Supreme Court Backs Power of Bankruptcy Judges in Wellness Decision
On 5/26/15, the U.S. Supreme Court ruled, in Wellness International Network Ltd v. Sharif, that bankruptcy judges have the power to make final judgments in certain disputes if everyone involved consents to the arrangement, the Wall Street Journal reported today. In a 6-3 ruling, the Court reversed a Seventh Circuit finding that the bankruptcy court didn't have the constitutional authority to decide whether certain property belonged to the bankruptcy estate because the dispute also involved state law issues. Justice Sonia Sotomayor, writing for the court, said that bankruptcy courts can be the final arbiter of disputes so long as those involved consent to the arrangement. "Adjudication based on litigant consent has been a consistent feature of the federal court system since its inception," she said in the 19-page ruling. "Reaffirming that unremarkable fact, we are confident, poses no great threat to anyone's birthrights, constitutional or otherwise." It was the third time in the last four years that the Court has faced the question of the power of the bankruptcy court. Four justices joined Justice Sotomayor's opinion in full, with Justice Samuel Alito joining in part. Justices John Roberts, Antonin Scalia and Clarence Thomas dissented.
Ninth Circuit Court of Appeals Made a Ruling in Favor of Debt Collection Industry
On May 12, 2015, the Ninth Circuit Court of Appeals ruled 3-0 in favor of the credit and collection industry in the case of Kubler Corporation, dba Alternative Recovery Management v. Diaz, 14-55235 (9th Cir., May 12, 2015). The issue on appeal was the district court's decision that California law does not permit a creditor without a contractual interest provision to claim and collect interest prior to a court awarding prejudgment interest. The Ninth Circuit held that California law can entitle a creditor to interest even without a prior judgment. Consequently, the court found that the collection agency did not violate the Fair Debt Collection Practices Act when it sent a collection letter to the consumer seeking to recover the principal amount of the debt, plus prejudgment interest calculated at the statutory rate of 10 percent. The court reasoned that the collection agency would have been entitled to prejudgment under California state law because said law allows recovery of prejudgment interest on a debt that is certain or capable of being made certain, even if a judgment has not yet been obtained. The court ruled that"...just because prejudgment interest can be awarded if a plaintiff prevails in court does not mean the plaintiff was not entitled to prejudgment interest even before."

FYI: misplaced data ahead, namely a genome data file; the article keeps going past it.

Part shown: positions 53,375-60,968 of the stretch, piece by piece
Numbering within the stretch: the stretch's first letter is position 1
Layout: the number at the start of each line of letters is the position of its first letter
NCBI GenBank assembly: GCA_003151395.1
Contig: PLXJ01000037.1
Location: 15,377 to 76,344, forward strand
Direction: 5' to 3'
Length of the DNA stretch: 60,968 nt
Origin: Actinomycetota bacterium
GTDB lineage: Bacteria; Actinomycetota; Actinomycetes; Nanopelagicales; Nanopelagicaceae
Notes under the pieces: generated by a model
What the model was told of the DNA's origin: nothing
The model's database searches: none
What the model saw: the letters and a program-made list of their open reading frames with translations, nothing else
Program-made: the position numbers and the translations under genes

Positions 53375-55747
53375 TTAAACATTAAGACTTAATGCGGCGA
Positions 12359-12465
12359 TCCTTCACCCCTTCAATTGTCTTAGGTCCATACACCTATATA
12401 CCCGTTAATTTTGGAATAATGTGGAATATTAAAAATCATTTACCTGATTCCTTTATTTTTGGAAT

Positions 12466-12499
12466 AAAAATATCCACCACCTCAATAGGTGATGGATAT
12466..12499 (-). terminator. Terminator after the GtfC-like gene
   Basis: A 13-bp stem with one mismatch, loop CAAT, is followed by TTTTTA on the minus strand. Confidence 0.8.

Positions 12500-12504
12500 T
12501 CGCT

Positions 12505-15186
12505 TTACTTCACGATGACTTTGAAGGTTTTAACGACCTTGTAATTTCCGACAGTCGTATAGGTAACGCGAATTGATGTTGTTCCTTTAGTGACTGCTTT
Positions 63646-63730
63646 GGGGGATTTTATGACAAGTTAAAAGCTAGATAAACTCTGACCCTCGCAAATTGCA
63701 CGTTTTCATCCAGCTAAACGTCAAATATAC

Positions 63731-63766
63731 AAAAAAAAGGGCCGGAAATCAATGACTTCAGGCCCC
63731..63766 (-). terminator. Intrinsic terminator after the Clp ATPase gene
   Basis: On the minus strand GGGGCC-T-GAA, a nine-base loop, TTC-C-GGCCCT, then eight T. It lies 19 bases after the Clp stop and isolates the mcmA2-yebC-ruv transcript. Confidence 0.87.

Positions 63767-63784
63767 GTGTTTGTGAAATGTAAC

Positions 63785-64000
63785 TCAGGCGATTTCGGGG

Supreme Court Holds that Denial of Confirmation of a Plan is Not an Appealable Final Order
On 5/4/15, the U.S. Supreme Court unanimously decided, in case Bullard v. Blue Hills Bank, Case No. 14-116, that a bankruptcy court's order denying confirmation of a debtor's proposed chapter 13 plan is not a final order that the debtor can immediately appeal under 28 U.S.C. Sect. 158(a)(1) and (d)(1). The Court resolved a split among the Courts of Appeals, adopting the majority view. Interestingly, the Court rejected the argument of the Solicitor General, who had joined the debtor in arguing that denial of plan confirmation should be treated as an appealable final order, just as confirmation of a plan is indisputably a final order. While the case involved a chapter 13 plan, the Court's reasoning should be equally applicable to denial of a chapter 11 plan. Furthermore, Bullard will be compelling authority to deny immediate appeal of other important rulings during a case denying requested relief, most notably perhaps requests for extensions of time, which the Court singled out as being non-final and therefore not appealable without leave of court. Read the full analysis.
Posted on 5/4/15 on the American Bankruptcy Institute e-website, written by Prof. Charles J. Tabb of University of Illinois College of Law
Will a Debtor with the Right to Appeal an Order Denying Confirmation of a Bankruptcy Plan be Less Likely to Negotiate with Creditors? Justices Examine in Bullard
The Supreme Court on April 1 heard oral argument in Bullard v. Blue Hills Bank, the second of two bankruptcy cases that the Court heard that day (an analysis of Harris v. Viegelahn appeared in Tuesday's edition of the ABI Bankruptcy Brief). In Bullard, the Court took up the question of whether an order denying confirmation of a chapter 13 plan with leave to file an amended plan is a final order appealable as of right. While several Justices were skeptical of the dire consequences cited by respondent Blue Hills Bank, they also recognized that a debtor with the right to appeal an order denying confirmation of his plan might have less incentive to negotiate an acceptable compromise with his creditors.